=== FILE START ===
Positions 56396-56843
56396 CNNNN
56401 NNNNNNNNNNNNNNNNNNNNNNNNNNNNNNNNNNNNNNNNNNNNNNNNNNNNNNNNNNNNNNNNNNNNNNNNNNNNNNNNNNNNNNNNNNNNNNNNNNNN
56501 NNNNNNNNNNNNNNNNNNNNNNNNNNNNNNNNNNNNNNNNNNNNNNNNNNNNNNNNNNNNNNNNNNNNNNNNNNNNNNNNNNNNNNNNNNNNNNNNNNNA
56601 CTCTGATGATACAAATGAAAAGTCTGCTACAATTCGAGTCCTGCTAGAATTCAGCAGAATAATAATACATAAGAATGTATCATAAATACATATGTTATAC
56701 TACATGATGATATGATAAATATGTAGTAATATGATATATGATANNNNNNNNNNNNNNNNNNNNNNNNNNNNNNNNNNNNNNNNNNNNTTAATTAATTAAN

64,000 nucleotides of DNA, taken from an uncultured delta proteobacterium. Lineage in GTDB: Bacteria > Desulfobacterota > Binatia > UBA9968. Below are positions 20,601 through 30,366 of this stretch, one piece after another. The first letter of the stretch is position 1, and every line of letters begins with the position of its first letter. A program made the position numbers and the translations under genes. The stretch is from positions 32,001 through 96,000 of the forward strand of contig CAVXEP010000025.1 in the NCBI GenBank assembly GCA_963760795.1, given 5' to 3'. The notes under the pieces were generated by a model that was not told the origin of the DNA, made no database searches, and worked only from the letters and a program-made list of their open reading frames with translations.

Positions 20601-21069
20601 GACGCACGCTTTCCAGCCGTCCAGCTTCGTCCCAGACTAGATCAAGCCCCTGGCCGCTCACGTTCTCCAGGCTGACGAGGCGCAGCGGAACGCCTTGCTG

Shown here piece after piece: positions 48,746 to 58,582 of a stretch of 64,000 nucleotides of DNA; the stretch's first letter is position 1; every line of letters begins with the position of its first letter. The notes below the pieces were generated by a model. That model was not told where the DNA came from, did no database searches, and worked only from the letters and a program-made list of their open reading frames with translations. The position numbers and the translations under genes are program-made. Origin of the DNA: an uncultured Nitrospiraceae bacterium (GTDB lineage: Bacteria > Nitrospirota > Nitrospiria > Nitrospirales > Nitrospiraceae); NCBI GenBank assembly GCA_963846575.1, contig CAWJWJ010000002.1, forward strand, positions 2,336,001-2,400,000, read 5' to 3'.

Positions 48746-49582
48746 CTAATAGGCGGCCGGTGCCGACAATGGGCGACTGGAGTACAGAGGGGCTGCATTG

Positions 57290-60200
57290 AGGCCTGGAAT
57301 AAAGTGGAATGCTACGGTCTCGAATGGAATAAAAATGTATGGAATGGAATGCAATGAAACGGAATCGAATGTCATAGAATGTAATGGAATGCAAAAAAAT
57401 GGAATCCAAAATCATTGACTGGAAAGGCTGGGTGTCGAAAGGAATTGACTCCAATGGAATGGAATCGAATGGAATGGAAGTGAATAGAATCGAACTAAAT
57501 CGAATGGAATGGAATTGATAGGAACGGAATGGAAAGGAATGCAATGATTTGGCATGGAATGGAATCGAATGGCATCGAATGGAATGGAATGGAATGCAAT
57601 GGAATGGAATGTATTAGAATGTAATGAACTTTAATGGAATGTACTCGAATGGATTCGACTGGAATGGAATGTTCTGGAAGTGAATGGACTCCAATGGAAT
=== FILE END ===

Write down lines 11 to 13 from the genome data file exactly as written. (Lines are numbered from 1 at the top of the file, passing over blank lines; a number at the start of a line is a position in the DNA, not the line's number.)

Positions 48746-49582
48746 CTAATAGGCGGCCGGTGCCGACAATGGGCGACTGGAGTACAGAGGGGCTGCATTG

Positions 57290-60200